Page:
2. To think or deem to be; regard as. See Usage Note at as1.
3. To form an opinion about; judge: considers waste to be criminal.
4. To take into account; bear in mind: Her success is not surprising if you consider her excellent training.
5. To show consideration for: failed to consider the feelings of others.
6. To esteem; regard.
7. To look at thoughtfully.
To think carefully; reflect: Give me time to consider.
[Middle English consideren, from Old French, from Latin cnsderre : com-, intensive pref.; see com- + sdus, sder-, star.]
Synonyms: consider, deem, regard, account, reckon These verbs refer to holding opinions or views that are based on evaluation. Consider suggests objective reflection and reasoning: He considers success to be of little importance. Deem is more subjective, emphasizing judgment rather than contemplation: The faculty deemed the essay to be acceptable. Regard often implies a personal attitude: I regard your apology as genuine. Account and reckon in this sense are literary and imply calculated judgment: I account no man to be a philosopher who attempts to do more (John Henry Newman). I cannot reckon you as an admirer (Nathaniel Hawthorne).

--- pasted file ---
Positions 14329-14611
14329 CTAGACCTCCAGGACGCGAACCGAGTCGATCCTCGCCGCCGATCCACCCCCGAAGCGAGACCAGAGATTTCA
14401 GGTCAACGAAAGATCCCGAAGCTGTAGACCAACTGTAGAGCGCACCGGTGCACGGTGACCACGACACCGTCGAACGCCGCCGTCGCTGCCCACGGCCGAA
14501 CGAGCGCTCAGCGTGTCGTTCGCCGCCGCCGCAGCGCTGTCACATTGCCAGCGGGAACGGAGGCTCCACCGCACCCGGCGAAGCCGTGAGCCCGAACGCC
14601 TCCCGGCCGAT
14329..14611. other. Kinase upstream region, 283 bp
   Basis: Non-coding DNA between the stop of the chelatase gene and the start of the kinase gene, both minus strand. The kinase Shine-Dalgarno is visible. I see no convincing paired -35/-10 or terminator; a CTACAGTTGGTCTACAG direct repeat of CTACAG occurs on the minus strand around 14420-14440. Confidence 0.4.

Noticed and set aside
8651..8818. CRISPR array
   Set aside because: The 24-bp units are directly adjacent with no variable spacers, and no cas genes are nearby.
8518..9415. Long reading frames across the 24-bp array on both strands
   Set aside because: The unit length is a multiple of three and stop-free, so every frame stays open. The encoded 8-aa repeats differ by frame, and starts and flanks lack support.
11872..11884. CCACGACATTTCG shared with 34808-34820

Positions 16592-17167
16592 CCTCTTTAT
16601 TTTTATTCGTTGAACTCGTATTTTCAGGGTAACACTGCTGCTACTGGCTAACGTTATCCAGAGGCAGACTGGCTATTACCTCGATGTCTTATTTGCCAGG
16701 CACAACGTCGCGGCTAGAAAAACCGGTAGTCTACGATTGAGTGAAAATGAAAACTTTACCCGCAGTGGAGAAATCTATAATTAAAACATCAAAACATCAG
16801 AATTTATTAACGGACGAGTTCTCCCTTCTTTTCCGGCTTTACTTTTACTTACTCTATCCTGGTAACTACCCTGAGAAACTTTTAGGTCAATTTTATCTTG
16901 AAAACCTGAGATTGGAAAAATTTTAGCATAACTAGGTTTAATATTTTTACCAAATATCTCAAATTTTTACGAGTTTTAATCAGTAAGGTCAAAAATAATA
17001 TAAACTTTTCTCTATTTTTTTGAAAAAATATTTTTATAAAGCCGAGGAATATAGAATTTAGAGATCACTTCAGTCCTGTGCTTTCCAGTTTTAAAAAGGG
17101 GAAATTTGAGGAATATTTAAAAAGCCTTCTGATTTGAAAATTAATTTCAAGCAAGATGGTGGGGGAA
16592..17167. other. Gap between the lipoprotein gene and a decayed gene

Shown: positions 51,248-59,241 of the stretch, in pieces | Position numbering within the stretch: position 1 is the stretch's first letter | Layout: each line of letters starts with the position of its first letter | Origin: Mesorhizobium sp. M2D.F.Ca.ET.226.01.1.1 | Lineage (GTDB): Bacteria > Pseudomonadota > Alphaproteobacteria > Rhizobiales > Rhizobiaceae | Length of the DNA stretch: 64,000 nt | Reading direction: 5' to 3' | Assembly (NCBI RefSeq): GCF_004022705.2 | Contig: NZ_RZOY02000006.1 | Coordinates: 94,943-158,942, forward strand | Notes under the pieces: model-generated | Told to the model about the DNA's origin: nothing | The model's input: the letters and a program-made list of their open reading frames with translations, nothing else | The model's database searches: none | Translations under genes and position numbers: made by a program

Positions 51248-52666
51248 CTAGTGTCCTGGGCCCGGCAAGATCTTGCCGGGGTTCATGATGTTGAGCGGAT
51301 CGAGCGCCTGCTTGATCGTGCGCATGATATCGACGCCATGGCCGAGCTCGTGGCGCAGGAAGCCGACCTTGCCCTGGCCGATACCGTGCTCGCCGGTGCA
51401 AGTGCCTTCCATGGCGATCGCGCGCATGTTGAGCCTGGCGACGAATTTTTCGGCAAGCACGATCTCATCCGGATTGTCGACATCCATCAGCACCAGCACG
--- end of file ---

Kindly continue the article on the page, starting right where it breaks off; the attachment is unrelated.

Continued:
consider /knsdr/ v.1 [I;T] to think about s.t.: I will consider your offer and tell you my decision tomorrow.2 [T] to debate: Congress considered the new tax and voted it down.3 [T] to have an opinion about s.t.: He considers this to be the best book on the subject.4all things considered: in view of everything: All things considered, our old car is no good, so we should buy a new one now.See: considering.
Thesaurus: consider 1 to weigh, reflect on 3 to regard, think, believe. Ant. to ignore.